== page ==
NEA: What benefit do you think The Big Read has on your community?

FOYE: I think The Big Read asked people in our community to step forward and say that reading has an important place in our lives. Community leaders such as our mayor were willing role models, sharing their favorite poems, taking part in discussions, and demonstrating their personal connection with books. The Big Read provided the opportunity for everyone to participate in a community reading project, making us all partners in placing reading in the center of our activities. What a great example and invitation for our young people. As a woman in the crowd watching our Big Read marching contingent in the city holiday parade called out as we passed by, ?That?s right! Reading is important!?

NEA: Any last words?

FOYE: The Big Read has been a catalyst for building and strengthening a network of community organizations and individuals that care about enriching the lives of our citizens through reading, learning, and sharing our experiences. This network, even as this year?s project is winding down, is looking forward to what kinds of projects we can collaborate on now that we?ve discovered each other and are working together. And we?re already working on our next Big Read application!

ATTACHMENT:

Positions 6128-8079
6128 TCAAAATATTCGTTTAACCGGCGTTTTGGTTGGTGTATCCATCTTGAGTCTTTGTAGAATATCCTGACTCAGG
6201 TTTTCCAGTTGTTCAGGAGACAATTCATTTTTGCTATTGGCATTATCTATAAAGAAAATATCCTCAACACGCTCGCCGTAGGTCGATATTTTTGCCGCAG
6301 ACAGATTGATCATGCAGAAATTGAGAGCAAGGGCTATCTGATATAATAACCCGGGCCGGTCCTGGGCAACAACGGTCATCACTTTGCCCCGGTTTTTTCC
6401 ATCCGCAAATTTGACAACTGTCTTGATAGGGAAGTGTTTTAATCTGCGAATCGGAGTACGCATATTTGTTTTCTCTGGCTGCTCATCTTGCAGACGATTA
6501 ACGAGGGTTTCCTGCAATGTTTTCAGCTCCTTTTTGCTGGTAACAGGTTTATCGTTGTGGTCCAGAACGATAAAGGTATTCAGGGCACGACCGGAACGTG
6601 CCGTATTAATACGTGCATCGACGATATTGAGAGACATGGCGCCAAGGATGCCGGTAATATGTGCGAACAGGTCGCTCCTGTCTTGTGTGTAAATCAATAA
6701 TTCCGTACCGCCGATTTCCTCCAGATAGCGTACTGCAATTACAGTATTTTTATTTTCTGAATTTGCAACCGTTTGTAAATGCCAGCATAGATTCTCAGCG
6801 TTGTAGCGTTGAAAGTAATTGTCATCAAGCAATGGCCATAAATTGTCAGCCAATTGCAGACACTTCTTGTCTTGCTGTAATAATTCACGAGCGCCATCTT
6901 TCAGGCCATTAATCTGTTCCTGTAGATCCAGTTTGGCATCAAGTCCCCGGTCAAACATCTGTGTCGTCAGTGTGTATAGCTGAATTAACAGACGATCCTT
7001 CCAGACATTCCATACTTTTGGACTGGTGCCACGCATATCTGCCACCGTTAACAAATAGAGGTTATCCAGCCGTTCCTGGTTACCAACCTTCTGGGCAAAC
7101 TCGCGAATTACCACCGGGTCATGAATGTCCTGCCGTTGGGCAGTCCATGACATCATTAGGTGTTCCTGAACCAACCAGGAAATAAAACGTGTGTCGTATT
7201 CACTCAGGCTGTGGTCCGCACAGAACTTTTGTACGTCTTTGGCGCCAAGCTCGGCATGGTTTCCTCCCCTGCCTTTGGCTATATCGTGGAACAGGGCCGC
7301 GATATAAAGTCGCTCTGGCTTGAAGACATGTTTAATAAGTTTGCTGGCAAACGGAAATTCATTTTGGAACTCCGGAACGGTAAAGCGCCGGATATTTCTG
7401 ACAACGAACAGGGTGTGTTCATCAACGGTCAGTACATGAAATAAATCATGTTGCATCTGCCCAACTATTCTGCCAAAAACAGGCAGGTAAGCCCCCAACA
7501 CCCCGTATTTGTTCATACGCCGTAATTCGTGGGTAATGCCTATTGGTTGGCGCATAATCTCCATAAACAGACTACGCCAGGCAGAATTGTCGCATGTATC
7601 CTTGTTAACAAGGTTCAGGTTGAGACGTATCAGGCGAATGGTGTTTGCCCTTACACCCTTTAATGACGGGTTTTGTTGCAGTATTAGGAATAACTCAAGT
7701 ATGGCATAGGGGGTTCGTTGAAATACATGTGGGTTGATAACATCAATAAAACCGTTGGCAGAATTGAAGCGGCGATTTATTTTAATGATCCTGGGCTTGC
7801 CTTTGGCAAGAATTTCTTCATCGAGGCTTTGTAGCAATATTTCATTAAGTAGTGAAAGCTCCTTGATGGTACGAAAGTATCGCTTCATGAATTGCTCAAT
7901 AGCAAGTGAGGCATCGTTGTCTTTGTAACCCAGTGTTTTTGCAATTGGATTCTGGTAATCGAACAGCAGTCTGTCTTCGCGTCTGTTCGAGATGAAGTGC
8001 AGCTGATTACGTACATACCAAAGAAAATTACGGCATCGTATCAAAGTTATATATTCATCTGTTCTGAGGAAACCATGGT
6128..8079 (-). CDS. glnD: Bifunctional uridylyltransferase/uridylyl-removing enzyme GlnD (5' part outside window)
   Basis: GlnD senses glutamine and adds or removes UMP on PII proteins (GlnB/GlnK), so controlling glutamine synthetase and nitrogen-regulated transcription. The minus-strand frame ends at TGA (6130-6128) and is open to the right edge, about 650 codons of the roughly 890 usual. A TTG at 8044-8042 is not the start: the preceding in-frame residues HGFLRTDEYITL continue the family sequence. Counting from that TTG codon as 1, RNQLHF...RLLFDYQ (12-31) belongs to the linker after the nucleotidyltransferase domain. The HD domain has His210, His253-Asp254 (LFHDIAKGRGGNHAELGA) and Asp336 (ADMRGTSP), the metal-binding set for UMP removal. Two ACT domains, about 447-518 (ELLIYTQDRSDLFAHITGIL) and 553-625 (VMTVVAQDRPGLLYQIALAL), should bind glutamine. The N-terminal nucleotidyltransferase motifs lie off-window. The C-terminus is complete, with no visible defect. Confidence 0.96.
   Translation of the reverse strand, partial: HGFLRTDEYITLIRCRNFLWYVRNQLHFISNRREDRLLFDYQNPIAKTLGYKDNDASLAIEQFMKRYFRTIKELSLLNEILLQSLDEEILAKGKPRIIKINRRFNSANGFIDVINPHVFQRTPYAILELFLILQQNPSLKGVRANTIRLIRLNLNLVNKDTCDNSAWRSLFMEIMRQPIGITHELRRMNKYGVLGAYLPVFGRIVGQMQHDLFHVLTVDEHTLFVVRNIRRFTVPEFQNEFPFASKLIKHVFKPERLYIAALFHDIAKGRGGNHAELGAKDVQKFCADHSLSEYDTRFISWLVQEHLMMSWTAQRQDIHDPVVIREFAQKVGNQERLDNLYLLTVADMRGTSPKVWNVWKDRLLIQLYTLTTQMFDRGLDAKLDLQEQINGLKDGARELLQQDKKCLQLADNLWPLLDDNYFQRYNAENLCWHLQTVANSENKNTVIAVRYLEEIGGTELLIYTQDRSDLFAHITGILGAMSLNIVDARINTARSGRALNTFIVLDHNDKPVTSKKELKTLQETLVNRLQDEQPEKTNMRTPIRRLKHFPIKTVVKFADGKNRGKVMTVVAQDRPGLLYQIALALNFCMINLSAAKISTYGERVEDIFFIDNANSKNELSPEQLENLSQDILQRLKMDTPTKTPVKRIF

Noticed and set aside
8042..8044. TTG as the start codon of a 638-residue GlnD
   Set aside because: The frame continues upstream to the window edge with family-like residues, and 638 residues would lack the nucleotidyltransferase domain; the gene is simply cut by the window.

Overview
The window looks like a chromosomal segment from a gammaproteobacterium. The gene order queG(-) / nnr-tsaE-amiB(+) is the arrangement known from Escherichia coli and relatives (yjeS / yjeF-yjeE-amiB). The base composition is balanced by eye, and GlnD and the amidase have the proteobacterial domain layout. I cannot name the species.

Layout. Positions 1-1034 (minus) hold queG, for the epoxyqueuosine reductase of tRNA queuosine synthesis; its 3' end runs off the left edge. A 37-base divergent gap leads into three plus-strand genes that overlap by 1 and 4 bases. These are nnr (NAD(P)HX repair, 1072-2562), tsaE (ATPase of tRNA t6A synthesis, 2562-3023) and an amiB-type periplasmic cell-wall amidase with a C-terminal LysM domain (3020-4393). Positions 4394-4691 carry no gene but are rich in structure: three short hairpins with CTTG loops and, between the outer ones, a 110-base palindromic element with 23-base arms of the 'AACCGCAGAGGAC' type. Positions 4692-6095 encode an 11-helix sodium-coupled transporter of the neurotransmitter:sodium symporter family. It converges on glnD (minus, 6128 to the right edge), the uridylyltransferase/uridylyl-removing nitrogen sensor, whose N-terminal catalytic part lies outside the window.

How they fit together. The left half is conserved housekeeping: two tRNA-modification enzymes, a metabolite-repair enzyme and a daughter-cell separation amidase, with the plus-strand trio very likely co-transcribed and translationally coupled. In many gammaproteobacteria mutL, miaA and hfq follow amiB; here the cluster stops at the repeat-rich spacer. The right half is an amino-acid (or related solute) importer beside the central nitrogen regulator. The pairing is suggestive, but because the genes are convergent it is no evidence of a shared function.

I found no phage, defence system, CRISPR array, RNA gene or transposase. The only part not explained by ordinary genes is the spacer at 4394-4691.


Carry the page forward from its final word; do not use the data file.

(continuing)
To learn more about Emily Dickinson and her poetry, visit The Big Read website. The Fuller Craft Museum also participated in the NEA?s 2010 Blue Star Museums program, offering free admission to active military personnel and their families from Memorial Day through Labor Day, 2010. Learn more about the Fuller Craft Museum by visiting the Blue Star Museums Blog.